Literature of the Holocaust
maintained by Al Filreis

Swiss reacted late on Holocaust accounts-banker

Subject: Swiss reacted late on Holocaust accounts-banker
Date: Fri, 20 Sep 1996 11:10:04 PDT

BASLE, Switzerland (Reuter) - Swiss banks could have moved earlier to settle whether they still hold accounts left by Jewish victims of the Holocaust, the head of the Swiss Bankers Association said Friday.

But bankers' president George Krayer said a thorough effort was now going on under the supervision of an international Swiss-Jewish commission and urged critics to await the results.

Krayer, speaking to the association's annual meeting, also branded a recent wave of international criticism of Switzerland over Jewish accounts and Nazi gold purchases as ``polemics.''

``One could have addressed this earlier,'' Krayer said of the whole issue of Switzerland's wartime financial role, including the question of lost Holocaust accounts.

``One might also have addressed this earlier, because those who now criticize us so loudly and ask such razor-sharp questions provide no balance,'' he added.

Switzerland has come under mounting pressure since last year's 50th anniversary of the end of World War II to clear up the fate of Jewish accounts left ownerless by the Holocaust as well as the trail of Nazi gold bought by the Swiss National Bank.

Swiss banks were forced by a 1962 law to sweep their books for ownerless Holocaust accounts, but world Jewish groups question if that search was thorough enough.

Krayer acknowledged that Swiss banks had been indifferent over the years to queries from heirs of Holocaust victims who believed Swiss accounts had been left behind but had little or no paperwork to prove it. ``Here the banks answered too many cases with too little understanding, even if the answers stood up to legal scrutiny,'' he said.

Krayer asked critics to await results from an international commission launched in May by the banks and World Jewish Congress and headed by former U.S. Federal Reserve Board chairman Paul Volcker.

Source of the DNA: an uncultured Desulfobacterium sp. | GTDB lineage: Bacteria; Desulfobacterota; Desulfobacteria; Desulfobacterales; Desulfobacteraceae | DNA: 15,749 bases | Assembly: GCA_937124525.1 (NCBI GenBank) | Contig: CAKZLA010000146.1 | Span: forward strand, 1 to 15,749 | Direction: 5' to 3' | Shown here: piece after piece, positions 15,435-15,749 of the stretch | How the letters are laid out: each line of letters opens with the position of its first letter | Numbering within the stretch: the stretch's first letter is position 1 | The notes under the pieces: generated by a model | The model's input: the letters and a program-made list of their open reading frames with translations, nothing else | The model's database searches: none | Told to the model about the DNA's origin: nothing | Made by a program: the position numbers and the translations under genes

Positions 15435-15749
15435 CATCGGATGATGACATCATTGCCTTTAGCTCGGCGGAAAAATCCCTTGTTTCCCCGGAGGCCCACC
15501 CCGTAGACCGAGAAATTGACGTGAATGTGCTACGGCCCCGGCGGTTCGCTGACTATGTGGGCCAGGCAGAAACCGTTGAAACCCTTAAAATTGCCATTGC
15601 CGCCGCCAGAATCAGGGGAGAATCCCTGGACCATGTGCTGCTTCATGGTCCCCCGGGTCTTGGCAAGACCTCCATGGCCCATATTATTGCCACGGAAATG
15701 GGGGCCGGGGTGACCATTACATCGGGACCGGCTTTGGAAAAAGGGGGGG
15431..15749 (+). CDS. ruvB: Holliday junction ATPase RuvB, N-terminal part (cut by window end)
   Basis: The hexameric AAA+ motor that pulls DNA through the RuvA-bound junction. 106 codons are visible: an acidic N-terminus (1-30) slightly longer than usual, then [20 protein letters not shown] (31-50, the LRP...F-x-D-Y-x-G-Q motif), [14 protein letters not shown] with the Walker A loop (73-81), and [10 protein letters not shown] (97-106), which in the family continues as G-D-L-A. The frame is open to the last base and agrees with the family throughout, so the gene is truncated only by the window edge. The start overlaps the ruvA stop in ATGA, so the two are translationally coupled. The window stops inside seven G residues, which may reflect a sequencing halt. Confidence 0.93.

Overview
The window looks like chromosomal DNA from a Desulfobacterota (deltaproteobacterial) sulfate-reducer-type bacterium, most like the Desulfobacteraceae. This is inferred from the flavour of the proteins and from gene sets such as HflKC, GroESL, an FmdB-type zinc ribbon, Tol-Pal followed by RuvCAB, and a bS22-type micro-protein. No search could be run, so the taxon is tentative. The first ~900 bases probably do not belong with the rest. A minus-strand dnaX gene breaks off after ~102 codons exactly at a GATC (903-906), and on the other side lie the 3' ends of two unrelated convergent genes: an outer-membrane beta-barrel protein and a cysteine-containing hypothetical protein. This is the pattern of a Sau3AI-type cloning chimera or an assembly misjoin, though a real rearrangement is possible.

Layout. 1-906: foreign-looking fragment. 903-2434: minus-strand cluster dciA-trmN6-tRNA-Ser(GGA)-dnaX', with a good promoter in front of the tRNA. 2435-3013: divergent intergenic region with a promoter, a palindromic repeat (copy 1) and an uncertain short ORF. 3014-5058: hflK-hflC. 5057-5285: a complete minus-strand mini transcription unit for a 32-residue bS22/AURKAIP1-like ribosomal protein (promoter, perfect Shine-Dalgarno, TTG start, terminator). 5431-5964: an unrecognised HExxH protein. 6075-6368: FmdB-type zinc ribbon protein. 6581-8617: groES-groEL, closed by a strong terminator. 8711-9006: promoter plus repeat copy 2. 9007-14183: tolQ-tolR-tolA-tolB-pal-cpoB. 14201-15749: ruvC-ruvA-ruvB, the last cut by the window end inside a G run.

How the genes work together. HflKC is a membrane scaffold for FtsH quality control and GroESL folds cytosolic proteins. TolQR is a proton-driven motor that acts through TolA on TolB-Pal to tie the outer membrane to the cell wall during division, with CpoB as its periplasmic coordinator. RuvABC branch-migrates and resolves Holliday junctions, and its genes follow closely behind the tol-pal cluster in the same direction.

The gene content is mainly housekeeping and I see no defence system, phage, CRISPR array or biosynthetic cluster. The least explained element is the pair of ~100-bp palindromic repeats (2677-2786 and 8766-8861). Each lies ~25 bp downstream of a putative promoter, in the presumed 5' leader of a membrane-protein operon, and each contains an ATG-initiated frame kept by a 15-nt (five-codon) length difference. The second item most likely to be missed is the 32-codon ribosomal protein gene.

Krayer also blasted media reports and critics for confusing the two issues at hand -- the fate of lost Holocaust accounts and the role of the Swiss National Bank in buying Nazi gold stolen by Germany from occupied countries.

Meanwhile in Geneva, the head of Swiss manufacturer Societe Generale de Surveillance S.A. defended the firm's wartime role under her Jewish grandfather, rejecting allegations SGS holds money left by Jews killed by the Nazis.

Elisabeth Salina-Amorini, chairwoman of the world leader in testing and inspection services, said a ``mixture of ignorance and haste'' in the United States had led to suspicions earlier this year that SGS still had unclaimed Jewish assets.

``Through a mixture of ignorance and haste, information voluntarily handed over by Surveillance to the American authorities in 1945 was cited in 1996, creating suspicion that SGS was in possession of unclaimed Jewish funds,'' Salina-Amorini told a news conference to announce first-half year results.

``This is naturally false and absurd,'' she added in an unusual aside from the routine business of presenting the company's financial results for the half year.

Salina-Amorini said SGS archives showed that only four of the 182 commercial accounts mentioned in the U.S. documents had not been claimed. ``These four accounts were worth a total of $6,430 at the time,'' she said.

``The commercial accounts were liquidated in the years after the war, but our archives do not explain exactly how.

``At our request, the independent auditors Coopers & Lybrand have made a detailed report on these accounts which will be submitted to the competent authorities,'' she added.

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